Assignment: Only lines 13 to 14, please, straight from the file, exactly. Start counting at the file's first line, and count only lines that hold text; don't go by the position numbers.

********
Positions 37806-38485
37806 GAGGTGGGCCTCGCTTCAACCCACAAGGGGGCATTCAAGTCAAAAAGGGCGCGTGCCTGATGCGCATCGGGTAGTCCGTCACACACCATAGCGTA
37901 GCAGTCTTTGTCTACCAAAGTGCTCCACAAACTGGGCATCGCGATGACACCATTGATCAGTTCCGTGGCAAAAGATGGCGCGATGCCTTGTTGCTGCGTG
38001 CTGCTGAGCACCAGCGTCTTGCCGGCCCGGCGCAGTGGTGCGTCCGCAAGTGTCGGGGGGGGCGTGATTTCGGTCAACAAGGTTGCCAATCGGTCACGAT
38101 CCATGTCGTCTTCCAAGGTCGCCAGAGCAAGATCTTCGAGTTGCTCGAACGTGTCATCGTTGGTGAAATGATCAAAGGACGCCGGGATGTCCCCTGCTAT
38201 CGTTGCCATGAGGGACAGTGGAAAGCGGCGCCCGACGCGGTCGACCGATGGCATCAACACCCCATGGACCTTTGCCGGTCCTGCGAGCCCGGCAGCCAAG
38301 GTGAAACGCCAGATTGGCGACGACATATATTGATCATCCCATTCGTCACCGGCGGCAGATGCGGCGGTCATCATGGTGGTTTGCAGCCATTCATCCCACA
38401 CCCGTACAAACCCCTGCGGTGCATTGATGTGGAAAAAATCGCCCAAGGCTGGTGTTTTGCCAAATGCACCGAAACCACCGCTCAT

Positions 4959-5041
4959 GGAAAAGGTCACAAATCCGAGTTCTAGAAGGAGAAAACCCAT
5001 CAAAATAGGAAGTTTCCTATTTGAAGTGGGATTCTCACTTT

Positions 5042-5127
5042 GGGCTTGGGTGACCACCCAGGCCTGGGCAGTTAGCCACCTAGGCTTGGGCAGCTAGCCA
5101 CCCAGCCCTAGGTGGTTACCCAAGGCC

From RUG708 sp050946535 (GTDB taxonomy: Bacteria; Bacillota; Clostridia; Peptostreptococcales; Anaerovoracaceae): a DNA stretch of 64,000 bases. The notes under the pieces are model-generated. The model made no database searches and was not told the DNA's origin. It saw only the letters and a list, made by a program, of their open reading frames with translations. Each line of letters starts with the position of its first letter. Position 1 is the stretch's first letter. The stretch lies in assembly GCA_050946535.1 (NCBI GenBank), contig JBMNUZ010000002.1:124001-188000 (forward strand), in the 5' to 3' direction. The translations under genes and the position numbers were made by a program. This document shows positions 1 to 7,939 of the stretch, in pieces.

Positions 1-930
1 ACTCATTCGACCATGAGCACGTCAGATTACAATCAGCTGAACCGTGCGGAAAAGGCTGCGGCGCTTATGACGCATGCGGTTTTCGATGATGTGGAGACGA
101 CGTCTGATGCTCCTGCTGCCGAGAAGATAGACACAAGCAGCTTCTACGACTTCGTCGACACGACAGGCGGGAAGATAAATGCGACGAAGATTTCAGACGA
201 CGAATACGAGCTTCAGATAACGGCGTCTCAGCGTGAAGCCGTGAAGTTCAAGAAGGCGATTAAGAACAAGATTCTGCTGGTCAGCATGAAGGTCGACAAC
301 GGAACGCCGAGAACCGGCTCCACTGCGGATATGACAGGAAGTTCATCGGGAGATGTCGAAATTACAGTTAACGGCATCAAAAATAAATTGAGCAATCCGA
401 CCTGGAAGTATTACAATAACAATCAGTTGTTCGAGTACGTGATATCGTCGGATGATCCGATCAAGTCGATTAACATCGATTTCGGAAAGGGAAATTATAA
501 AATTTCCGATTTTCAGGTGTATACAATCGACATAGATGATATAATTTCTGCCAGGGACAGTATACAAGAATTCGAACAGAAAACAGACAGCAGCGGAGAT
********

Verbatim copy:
5042 GGGCTTGGGTGACCACCCAGGCCTGGGCAGTTAGCCACCTAGGCTTGGGCAGCTAGCCA
5101 CCCAGCCCTAGGTGGTTACCCAAGGCC